However, AI will not only aid us with the small routine tasks. It’s there for us when we have to analyze big sets of data, handle intelligence-based reporting or data mining, which will result in making better-informed decisions. Moreover, the implementation of this technology in our work means that we surely experience improvement in the quality and rate of our actions. But, to truly benefit from an application of AI, we need to provide it with solid knowledge management foundations, because without proper education, the technology won’t be of any use to us and can only worsen our situation.
The alarming frequency of high-profile security breaches in last year resulted in corporations becoming more obsessed with data protection than ever. It’s not surprising that according to the survey carried out by INAP, in 2019, cyber security is a priority for over 36% of companies. Why are the companies so exposed to cyber attacks? In over 52% of cases, development teams work on so many critical patches and updates that it takes too much of their time, which puts the company at risk of data breach. Also, the complex dependencies and integrations can create weak spots in the interfaces. We can ensure the company’s security with such management tools which enable high-level view into the state of all our systems. Otherwise, providing security in-house will become even more challenging and dangerous.
We need to remember that not only proper management tools will provide security for the company. Even simple mistake in system configuration can expose our systems to the hackers. That’s what happened in the case of NASA and their Jira instance. The only mistake of NASA admins’ was that they overlooked an unproper permission configuration which gave the hacker access to the sensitive internal data with all internal user, employee, and project details. From this seemingly little mistake, the hacker gained insight into quite a lot of information – not only the data they had direct access to, but also the username formatting scheme or other information stored in the application.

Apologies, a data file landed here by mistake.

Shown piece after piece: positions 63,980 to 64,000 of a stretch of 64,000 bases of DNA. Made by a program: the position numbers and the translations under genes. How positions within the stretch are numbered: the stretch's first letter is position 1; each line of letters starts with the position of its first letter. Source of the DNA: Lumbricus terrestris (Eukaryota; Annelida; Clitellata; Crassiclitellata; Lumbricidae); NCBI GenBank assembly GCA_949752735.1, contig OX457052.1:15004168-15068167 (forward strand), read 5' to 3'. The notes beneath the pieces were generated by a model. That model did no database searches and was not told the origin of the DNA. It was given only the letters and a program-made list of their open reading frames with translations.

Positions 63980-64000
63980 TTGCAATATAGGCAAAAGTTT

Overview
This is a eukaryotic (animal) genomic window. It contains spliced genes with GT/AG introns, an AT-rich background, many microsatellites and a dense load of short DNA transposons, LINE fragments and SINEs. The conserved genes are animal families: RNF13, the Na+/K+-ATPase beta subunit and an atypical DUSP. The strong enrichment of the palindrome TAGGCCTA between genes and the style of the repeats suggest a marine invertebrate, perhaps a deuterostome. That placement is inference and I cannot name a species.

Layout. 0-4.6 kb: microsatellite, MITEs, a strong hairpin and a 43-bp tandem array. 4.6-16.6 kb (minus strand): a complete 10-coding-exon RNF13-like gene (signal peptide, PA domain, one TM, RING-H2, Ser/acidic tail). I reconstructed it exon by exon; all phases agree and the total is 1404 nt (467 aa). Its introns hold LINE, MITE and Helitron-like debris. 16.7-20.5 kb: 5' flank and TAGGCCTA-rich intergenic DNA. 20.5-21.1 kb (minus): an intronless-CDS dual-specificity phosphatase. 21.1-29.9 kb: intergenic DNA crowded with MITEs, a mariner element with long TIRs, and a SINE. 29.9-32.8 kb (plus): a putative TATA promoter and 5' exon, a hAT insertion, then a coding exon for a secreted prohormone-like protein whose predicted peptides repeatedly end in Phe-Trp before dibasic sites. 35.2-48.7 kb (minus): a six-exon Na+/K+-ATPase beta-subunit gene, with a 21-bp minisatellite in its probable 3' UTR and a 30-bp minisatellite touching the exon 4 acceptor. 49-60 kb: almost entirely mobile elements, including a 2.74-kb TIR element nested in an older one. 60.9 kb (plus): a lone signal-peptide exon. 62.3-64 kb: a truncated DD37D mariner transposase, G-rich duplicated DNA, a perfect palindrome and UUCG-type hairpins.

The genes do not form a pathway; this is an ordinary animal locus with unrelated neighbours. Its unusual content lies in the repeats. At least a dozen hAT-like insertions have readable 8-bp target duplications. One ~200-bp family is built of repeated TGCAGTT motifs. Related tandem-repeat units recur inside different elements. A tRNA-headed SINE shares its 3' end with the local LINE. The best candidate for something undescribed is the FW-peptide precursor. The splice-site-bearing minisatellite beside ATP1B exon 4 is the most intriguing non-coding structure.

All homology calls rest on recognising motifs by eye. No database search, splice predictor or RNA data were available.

In short, we need to remember about the human factor in providing security, because it may expose us to cyber attacks even with the best management and security tools in place.
Migrating to the cloud
2019 will be the year of cloud migration especially among small and medium businesses. The key factor here is the cost of the cloud instances. It’s a well-known fact that costs of setting up and maintaining self-hosted systems are higher, because we need to pay for both the equipment and the administrators who will take care of it. Even though cloud can be easily adopted by any small and medium company, the big corporations have to spend months or even years to successfully and safely move their infrastructure from servers to cloud, for example AWS migration took Atlassian whole two years.
So there are numerous ways this investement can go south. Firstly, we need to remember that even a private cloud isn’t as secure as on-premises solution, as well as it doesn’t do well with too much data to process. The problem with cloud security is that we can easily over- or undersecure our cloud instances, simply because we didn’t think this through when migrating. Moreover, we don’t have access to the cloud network, as well as underlying infrastructure, which can be an issue for some of the companies. That’s why cloud migration should be well planned before going with it.
Other than that, it’s easy to move from one technology to another and forget to change operational process with it. It’s another crucial thing to keep in mind – cloud doesn’t stick to the same rules as on-premises solutions, even though some of them are quite the same. We need to move from DevOps to CloudOps methodology, where zero downtime is the key priority. We need to duplicate critical components of the system which we can then use as a backup in case of system failure or to improve system performance. It’s also necessary to change both management and monitoring tools. Another important thing is to consider how we want to store our data on the cloud, because files, objects, and databases act differently on cloud and bad storage choice can create dependencies which won’t be that easy and cheap to undo.